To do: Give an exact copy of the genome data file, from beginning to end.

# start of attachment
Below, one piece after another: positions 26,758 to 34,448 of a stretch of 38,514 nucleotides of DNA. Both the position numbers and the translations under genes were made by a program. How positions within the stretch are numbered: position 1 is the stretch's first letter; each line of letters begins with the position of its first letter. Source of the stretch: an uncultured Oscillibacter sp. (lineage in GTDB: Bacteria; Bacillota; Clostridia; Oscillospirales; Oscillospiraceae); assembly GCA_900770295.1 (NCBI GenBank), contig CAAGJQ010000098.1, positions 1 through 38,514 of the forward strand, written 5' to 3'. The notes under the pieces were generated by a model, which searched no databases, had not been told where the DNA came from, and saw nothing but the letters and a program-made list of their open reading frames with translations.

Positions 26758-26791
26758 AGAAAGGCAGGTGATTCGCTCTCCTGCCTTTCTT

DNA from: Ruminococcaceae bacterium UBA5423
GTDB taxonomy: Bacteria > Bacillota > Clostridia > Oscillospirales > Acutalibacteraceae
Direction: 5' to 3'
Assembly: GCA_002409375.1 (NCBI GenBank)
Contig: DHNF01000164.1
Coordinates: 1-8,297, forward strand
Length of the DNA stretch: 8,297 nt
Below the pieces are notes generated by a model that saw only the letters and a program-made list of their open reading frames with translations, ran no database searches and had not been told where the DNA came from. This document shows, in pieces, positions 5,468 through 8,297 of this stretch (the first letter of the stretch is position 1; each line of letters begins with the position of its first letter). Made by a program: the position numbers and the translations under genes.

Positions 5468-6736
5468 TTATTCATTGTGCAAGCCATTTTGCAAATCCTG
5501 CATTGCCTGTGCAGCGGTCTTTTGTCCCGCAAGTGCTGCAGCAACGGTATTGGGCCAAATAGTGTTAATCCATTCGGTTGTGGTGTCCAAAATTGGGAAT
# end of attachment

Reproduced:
Below, one piece after another: positions 26,758 to 34,448 of a stretch of 38,514 nucleotides of DNA. Both the position numbers and the translations under genes were made by a program. How positions within the stretch are numbered: position 1 is the stretch's first letter; each line of letters begins with the position of its first letter. Source of the stretch: an uncultured Oscillibacter sp. (lineage in GTDB: Bacteria; Bacillota; Clostridia; Oscillospirales; Oscillospiraceae); assembly GCA_900770295.1 (NCBI GenBank), contig CAAGJQ010000098.1, positions 1 through 38,514 of the forward strand, written 5' to 3'. The notes under the pieces were generated by a model, which searched no databases, had not been told where the DNA came from, and saw nothing but the letters and a program-made list of their open reading frames with translations.

Positions 26758-26791
26758 AGAAAGGCAGGTGATTCGCTCTCCTGCCTTTCTT

DNA from: Ruminococcaceae bacterium UBA5423
GTDB taxonomy: Bacteria > Bacillota > Clostridia > Oscillospirales > Acutalibacteraceae
Direction: 5' to 3'
Assembly: GCA_002409375.1 (NCBI GenBank)
Contig: DHNF01000164.1
Coordinates: 1-8,297, forward strand
Length of the DNA stretch: 8,297 nt
Below the pieces are notes generated by a model that saw only the letters and a program-made list of their open reading frames with translations, ran no database searches and had not been told where the DNA came from. This document shows, in pieces, positions 5,468 through 8,297 of this stretch (the first letter of the stretch is position 1; each line of letters begins with the position of its first letter). Made by a program: the position numbers and the translations under genes.

Positions 5468-6736
5468 TTATTCATTGTGCAAGCCATTTTGCAAATCCTG
5501 CATTGCCTGTGCAGCGGTCTTTTGTCCCGCAAGTGCTGCAGCAACGGTATTGGGCCAAATAGTGTTAATCCATTCGGTTGTGGTGTCCAAAATTGGGAAT